Carrie and I embraced. She looked great!
“How are you, little mystery solver? Misha told me everything about your escapade and entrapment of the crooked Vladimere. God, I didn’t know. How could we not see his misdeeds?”
“Don’t say it like that, Carrie! You make it sound so posh.”
She laughed. “You are surviving, right?”
“I’m fine. Alicia might take some time to recover, though.”
“Alicia?” Caroline frowned.
“Alicia?” My mother echoed the sentiment as she looked between my friend and me.
Rather ignoring the latter, I studied the expression of the former. Surely…? Then the truth hit me lightning-bolt style.
“Oh! It’s been two years, and you might have forgotten. And my letter wasn't clear, either….”
I grabbed Carrie by the wrist and began to pull her out of the room. In the background, I was acutely aware of two complaints. The first, from my mother, seemed more important than the health of my leg, so it was to her that I turned briefly.
“Sorry, mum, but I will be back soon. That’s one promise I can keep.”
“No. Agnetha. I’ve lost you once, and once is really enough.”
She stood, and slid her long fingers to encircle each hip. I bit down on my lower lip. No excuses came now. No reasons for me to accompany a stranger away.
Luckily, Carrie’s lawyer attire rescued me.
“Let her go, Mrs. King,” she said. “You have a great daughter, who will do great things someday. What’s stopping her is your fastened palm on her shoulder. Let her go, because it is the right time.”
Wow. She was totally correct, filled with wonderful prose that I’d never expect of Caroline. Maybe she had been taking notes! She, once a wreck, was the one saying those things to my mother that I had always wished to, but never really had the gall to. My mother drooped; and yet, was there a bead of light in her eyes now?
“All right. I love you, Aggie, even when you think otherwise. Why should I be impervious to the things each mother must do? Oh, Agnetha, do well, and be safe. I couldn't bare to lose my only daughter.”
My face broke into a great grin. This turn of events had left my delirious. Oh, how I loved it when a case came to an end smoothly. On the other hand, I had been Alicia's bane. This one last thing for her, I hoped would patch us up rightly.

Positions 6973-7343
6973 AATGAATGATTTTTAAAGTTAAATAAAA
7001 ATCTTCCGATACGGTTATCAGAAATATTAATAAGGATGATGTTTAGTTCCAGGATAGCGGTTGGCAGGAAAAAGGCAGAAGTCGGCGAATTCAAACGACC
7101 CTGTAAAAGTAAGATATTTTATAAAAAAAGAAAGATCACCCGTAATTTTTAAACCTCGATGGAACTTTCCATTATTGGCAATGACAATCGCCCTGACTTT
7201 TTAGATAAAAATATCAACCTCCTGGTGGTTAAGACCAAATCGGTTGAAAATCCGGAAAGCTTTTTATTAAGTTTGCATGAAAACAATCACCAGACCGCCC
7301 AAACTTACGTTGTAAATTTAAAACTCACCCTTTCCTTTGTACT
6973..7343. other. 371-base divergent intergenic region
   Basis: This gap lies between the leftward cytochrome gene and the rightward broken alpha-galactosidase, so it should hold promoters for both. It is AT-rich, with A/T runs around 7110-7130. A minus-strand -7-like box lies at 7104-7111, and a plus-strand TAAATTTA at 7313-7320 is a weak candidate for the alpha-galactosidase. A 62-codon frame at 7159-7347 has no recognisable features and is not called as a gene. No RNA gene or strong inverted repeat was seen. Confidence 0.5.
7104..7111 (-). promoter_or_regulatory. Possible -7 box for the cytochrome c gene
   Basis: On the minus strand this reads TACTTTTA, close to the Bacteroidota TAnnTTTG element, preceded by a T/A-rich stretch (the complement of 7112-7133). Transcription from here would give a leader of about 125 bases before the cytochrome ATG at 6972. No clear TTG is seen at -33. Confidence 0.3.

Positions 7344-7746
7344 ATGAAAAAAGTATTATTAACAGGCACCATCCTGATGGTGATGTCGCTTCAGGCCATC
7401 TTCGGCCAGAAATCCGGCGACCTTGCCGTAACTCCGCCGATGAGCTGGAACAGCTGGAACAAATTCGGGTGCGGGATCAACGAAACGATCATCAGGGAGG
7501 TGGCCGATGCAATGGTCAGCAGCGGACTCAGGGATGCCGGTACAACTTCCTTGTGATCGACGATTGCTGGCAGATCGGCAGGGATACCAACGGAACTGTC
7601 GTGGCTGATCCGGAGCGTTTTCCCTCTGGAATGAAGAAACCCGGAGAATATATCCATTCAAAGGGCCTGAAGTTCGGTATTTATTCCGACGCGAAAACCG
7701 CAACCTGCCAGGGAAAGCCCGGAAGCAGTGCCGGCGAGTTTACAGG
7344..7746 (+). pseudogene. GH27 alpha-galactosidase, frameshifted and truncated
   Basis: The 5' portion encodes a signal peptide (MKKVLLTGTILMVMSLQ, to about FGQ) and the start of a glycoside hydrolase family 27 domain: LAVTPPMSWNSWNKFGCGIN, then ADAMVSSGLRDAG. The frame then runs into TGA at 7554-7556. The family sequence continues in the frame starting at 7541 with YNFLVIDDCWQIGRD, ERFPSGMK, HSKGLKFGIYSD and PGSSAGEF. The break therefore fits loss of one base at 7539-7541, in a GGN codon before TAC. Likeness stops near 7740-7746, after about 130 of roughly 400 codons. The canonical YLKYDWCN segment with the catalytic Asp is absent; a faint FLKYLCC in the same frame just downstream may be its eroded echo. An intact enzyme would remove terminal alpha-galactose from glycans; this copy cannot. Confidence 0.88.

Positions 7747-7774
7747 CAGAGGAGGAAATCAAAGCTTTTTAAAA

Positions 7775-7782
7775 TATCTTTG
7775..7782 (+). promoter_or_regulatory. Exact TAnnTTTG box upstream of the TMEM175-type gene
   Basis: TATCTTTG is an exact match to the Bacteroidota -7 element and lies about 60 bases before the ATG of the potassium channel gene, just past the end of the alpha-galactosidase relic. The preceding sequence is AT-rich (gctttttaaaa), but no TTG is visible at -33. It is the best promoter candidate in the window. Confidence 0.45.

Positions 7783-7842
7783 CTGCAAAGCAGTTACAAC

“Come on, Carrie!”
I was still clutching at her hand. In one more pull, we were in the hospital corridor; in another three, I had stood her beside Alicia's bed.
The girl must have sensed someone in her presence, for she opened her eyes, keeping the relaxed hand where it had been keeping guard of her stomach.
“Aggie?” she said, eyes wide once again. “Who’s this?”
I took a deep breath. Revelations were exhausting! But now were my moments of triumph and I could not pass up this opportunity, the one they had both been waiting for.
“Alicia Craig, this is your late uncle’s wife. This is your aunt.”
It was odd to hear the simultaneous given gasps. Looking between the two faces, I noticed that even their gaping mouths hung in similar fashion. Blood or not, Carrie and Alicia were meant to be together. Of that I was sure.
The former settled first, not having been so formally addressed as her young companion, and Carrie began to study Alicia.
“Elizabeth!” she cried out suddenly. Alicia and I, we stared at her.
After a minute or so of simply staring at the woman’s glazed-eye appearance, Alicia spoke up to her:
Carrie’s eyes snapped into focus. “Yes, of course. I’m sorry.” She closed her mouth. “It’s just that you look so much like your mother, who must have been Elizabeth Craig, am I correct? How old are you, sixteen?”
Bewildered, Alicia nodded her head.
“Yes…the night of the Year Eleven ball…” Carrie continued a little absent-mindedly. “The way the light catches the twinkle in your eye, and brings out the natural highlights in your hair.”
“I didn’t think there could be highlights in white hair,” added Alicia. Her attempt to calm Carrie worked.
“I knew your mother, you know,” Carrie said, ignoring the remark, which had been a clever point to make. “We were best friends, until she shut herself away from me…. I’m sorry to hear what happened, but at least we have you now to thank for everything.”
Alicia nodded at me. “Thank you, Agnetha. You can’t tell me how much I value this.” She turned to Carrie. “Aunt…?”
“Caroline,” the lady prompted.